January 4, 2015

ALL OUR MYTHS ARE ABOUT TAX FAIRNESS:

An Anglo-Saxon Tale: Lady Godiva : The story of Lady Godiva is an enduring one - find out here the facts about her that are known to be true, alongside the tale that has been handed down through the years. (BBC)

So what is the truth behind the story of Lady Godiva's ride through Coventry? Why would a lady of great standing in the town do such a thing? The legend has been handed down over many years, so the line between fact and fiction has become more than a little blurred.

The earliest surviving source for the legend is the Chronica of Roger of Wendover for the year 1057. He wrote that Godiva pleaded with her husband to relieve the heavy burden of taxes he had imposed on the citizens of Coventry.

Weary of her persistence, Leofric said he would grant her request if she would ride naked through the town.

The rest of the story is not documented at all, but it is said that so great was her compassion for the people of Coventry that Godiva overcame her horror of doing this. She ordered the people to remain indoors with their windows and doors barred. Loosening her long hair to cover her as a cloak, she mounted her waiting horse.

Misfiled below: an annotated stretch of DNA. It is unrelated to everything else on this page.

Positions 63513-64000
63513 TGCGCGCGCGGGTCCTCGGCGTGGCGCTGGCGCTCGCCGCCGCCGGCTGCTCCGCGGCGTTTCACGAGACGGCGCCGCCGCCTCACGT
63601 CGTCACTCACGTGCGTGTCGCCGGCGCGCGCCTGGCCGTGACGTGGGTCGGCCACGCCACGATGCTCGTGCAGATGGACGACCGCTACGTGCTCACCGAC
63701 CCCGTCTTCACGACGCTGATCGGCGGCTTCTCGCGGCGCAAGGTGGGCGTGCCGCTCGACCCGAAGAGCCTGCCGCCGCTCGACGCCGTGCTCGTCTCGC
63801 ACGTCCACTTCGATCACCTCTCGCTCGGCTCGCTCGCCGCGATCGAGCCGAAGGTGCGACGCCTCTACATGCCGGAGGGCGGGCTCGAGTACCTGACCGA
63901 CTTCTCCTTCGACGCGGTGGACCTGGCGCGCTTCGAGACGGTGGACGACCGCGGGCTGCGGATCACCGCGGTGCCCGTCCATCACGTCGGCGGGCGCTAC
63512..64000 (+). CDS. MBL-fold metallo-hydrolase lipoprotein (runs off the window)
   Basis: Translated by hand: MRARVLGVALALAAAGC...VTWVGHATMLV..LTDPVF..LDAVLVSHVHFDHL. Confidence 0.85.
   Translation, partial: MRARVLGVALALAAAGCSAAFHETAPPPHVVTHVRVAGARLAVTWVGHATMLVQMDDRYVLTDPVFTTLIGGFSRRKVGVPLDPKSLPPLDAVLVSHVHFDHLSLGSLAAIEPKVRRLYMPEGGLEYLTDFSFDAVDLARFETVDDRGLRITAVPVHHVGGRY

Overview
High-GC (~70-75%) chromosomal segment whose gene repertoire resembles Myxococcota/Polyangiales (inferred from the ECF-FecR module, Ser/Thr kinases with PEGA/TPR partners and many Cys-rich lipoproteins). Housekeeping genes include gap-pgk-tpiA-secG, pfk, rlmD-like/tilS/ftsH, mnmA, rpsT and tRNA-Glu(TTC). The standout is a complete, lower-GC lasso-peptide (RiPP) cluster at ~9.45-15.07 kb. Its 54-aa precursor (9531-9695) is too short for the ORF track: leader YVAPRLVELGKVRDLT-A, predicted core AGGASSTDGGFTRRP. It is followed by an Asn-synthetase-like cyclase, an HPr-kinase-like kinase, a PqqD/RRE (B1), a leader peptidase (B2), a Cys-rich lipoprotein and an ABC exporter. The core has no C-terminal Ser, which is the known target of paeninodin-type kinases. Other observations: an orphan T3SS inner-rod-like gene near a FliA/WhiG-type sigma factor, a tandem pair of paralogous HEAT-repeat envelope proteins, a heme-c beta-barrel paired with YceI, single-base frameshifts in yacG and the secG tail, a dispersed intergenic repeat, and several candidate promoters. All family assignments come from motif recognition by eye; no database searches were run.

Then she rode through the silent streets unseen by the people, who had obeyed her command because of their respect for her.

Only one man, called Tom, was unable to resist the temptation to peep at the Countess (hence the term 'Peeping Tom'). He unbarred his window, but before he could satisfy his gaze he was struck blind.

Her ordeal completed, Godiva returned to her husband, who fulfilled his promise to abolish the heavy taxes. According to Ranulf Higden's Polychronicon, Leofric freed the town from all tolls save those on horses. An inquiry made in the reign of Edward I shows that indeed, at that time, no tolls were paid in Coventry except on horses.

Robin Hood tells the same sort of story.
Posted by at January 4, 2015 9:41 AM
  

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